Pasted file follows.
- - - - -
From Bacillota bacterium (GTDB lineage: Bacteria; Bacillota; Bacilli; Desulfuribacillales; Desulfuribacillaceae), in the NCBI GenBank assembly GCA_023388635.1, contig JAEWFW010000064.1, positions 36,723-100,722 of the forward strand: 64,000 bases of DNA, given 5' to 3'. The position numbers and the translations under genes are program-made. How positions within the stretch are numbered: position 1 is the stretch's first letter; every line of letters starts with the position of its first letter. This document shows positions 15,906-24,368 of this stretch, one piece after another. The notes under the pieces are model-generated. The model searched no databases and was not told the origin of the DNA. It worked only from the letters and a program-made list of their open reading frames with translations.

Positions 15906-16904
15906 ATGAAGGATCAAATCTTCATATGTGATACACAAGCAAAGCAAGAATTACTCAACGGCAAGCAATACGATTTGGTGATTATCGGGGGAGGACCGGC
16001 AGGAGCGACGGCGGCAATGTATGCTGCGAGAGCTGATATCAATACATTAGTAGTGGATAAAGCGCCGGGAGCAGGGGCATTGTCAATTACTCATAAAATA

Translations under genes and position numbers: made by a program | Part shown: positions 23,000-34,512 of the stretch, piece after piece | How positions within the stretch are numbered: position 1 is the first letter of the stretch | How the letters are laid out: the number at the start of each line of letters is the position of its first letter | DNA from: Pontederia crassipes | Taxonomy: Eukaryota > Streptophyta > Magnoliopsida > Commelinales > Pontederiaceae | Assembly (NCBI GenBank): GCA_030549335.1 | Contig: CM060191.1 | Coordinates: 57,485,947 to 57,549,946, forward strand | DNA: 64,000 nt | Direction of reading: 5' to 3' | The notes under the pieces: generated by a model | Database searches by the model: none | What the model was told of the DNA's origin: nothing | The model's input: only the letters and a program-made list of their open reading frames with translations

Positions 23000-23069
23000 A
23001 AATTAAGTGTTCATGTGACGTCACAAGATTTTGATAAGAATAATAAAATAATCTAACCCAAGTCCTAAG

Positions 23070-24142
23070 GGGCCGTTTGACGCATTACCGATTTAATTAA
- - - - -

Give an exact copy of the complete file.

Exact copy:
From Bacillota bacterium (GTDB lineage: Bacteria; Bacillota; Bacilli; Desulfuribacillales; Desulfuribacillaceae), in the NCBI GenBank assembly GCA_023388635.1, contig JAEWFW010000064.1, positions 36,723-100,722 of the forward strand: 64,000 bases of DNA, given 5' to 3'. The position numbers and the translations under genes are program-made. How positions within the stretch are numbered: position 1 is the stretch's first letter; every line of letters starts with the position of its first letter. This document shows positions 15,906-24,368 of this stretch, one piece after another. The notes under the pieces are model-generated. The model searched no databases and was not told the origin of the DNA. It worked only from the letters and a program-made list of their open reading frames with translations.

Positions 15906-16904
15906 ATGAAGGATCAAATCTTCATATGTGATACACAAGCAAAGCAAGAATTACTCAACGGCAAGCAATACGATTTGGTGATTATCGGGGGAGGACCGGC
16001 AGGAGCGACGGCGGCAATGTATGCTGCGAGAGCTGATATCAATACATTAGTAGTGGATAAAGCGCCGGGAGCAGGGGCATTGTCAATTACTCATAAAATA

Translations under genes and position numbers: made by a program | Part shown: positions 23,000-34,512 of the stretch, piece after piece | How positions within the stretch are numbered: position 1 is the first letter of the stretch | How the letters are laid out: the number at the start of each line of letters is the position of its first letter | DNA from: Pontederia crassipes | Taxonomy: Eukaryota > Streptophyta > Magnoliopsida > Commelinales > Pontederiaceae | Assembly (NCBI GenBank): GCA_030549335.1 | Contig: CM060191.1 | Coordinates: 57,485,947 to 57,549,946, forward strand | DNA: 64,000 nt | Direction of reading: 5' to 3' | The notes under the pieces: generated by a model | Database searches by the model: none | What the model was told of the DNA's origin: nothing | The model's input: only the letters and a program-made list of their open reading frames with translations

Positions 23000-23069
23000 A
23001 AATTAAGTGTTCATGTGACGTCACAAGATTTTGATAAGAATAATAAAATAATCTAACCCAAGTCCTAAG

Positions 23070-24142
23070 GGGCCGTTTGACGCATTACCGATTTAATTAA